New Zealand officials are organising for iodine tables to be stockpiled at the nation's embassy in Tokyo.
The move comes as radioactive iodine detected in Tokyo's water supply prompted Japanese authorities to warn that infants in Tokyo and surrounding areas should not be given tap water to drink, adding to the anxiety about public safety posed by Japan's nuclear crisis.
Australian officials in Japan are reported to have already distributed protective medication to hundreds of their own citizens in areas of northern Honshu affected by radiation from the stricken Fukushima nuclear power plants.
The principal elements that have been released from reactors there are short-lived iodine 131 - a severe risk for triggering thyroid cancer - and very long-lasting caesium 137, which travels easily through the food chain.
A spokeswoman for the Ministry of Foreign Affairs in Wellington said New Zealand's National Radiation Laboratory had advised that iodine tablets were only required when there was a risk of exposure to hazardous doses of radioactive iodine.
"Some people in Japan are currently being given iodine tablets (potassium iodide or potassium iodate) as a precaution in case the situation significantly worsens," she said.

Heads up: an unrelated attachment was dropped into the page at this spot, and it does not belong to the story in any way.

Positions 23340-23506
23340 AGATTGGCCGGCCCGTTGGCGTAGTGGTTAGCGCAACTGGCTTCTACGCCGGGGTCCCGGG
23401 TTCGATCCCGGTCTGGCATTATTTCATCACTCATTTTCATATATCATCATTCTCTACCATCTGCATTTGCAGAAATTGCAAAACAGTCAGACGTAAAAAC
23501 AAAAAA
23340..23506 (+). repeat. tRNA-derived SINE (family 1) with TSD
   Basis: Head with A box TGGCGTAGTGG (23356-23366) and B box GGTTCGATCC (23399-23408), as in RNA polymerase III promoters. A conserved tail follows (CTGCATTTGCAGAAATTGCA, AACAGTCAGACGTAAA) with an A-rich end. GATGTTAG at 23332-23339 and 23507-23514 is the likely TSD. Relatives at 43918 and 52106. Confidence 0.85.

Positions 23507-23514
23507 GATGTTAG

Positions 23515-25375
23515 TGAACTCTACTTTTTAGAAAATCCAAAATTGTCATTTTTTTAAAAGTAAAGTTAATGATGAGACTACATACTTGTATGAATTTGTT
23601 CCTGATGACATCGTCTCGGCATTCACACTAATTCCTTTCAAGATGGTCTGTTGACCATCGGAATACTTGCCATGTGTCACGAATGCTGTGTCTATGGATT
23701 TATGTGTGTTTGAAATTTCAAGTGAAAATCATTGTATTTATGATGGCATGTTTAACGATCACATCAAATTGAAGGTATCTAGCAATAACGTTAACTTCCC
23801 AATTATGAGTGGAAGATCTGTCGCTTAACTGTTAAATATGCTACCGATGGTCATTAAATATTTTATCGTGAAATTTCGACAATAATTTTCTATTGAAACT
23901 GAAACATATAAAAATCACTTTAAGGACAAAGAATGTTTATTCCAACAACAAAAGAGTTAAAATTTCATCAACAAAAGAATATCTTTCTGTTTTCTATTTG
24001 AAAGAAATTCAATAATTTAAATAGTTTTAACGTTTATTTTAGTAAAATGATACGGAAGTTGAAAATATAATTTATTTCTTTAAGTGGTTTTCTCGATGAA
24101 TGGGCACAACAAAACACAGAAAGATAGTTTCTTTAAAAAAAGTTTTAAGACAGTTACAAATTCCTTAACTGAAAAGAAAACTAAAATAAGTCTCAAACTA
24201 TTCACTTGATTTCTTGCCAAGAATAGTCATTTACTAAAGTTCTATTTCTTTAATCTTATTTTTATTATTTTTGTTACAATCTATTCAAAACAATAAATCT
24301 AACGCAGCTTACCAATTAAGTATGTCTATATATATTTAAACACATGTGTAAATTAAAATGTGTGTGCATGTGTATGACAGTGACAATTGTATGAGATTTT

"As a precautionary measure, additional stocks are being sourced for potential future distribution by the New Zealand Embassy in Tokyo."
Potassium iodide can protect the thyroid gland by saturating it with normal iodine so it will have no need to soak up the radioactive form. But the spokeswoman said that iodine tablets should only be taken on instruction from the Japanese authorities or New Zealand's Ministry of Health, and people should not otherwise self-medicate with products containing iodine unless directed by a doctor.
"The New Zealand Government is keeping the situation under constant review," she said.
Pregnant women, nursing mothers and fetuses, as well as children, face the greatest danger from radioactive iodine, which is taken in by the thyroid gland and can cause thyroid cancer.
Children are at much higher risk than adults because they are growing, and their thyroid glands are more active and in need of iodine.
Iodide tablets must be taken at least an hour before exposure or within 24 hours of exposure, and then every 24 hours until the danger has passed. They only protect the thyroid, and offer no protection against other radionuclides such as caesium.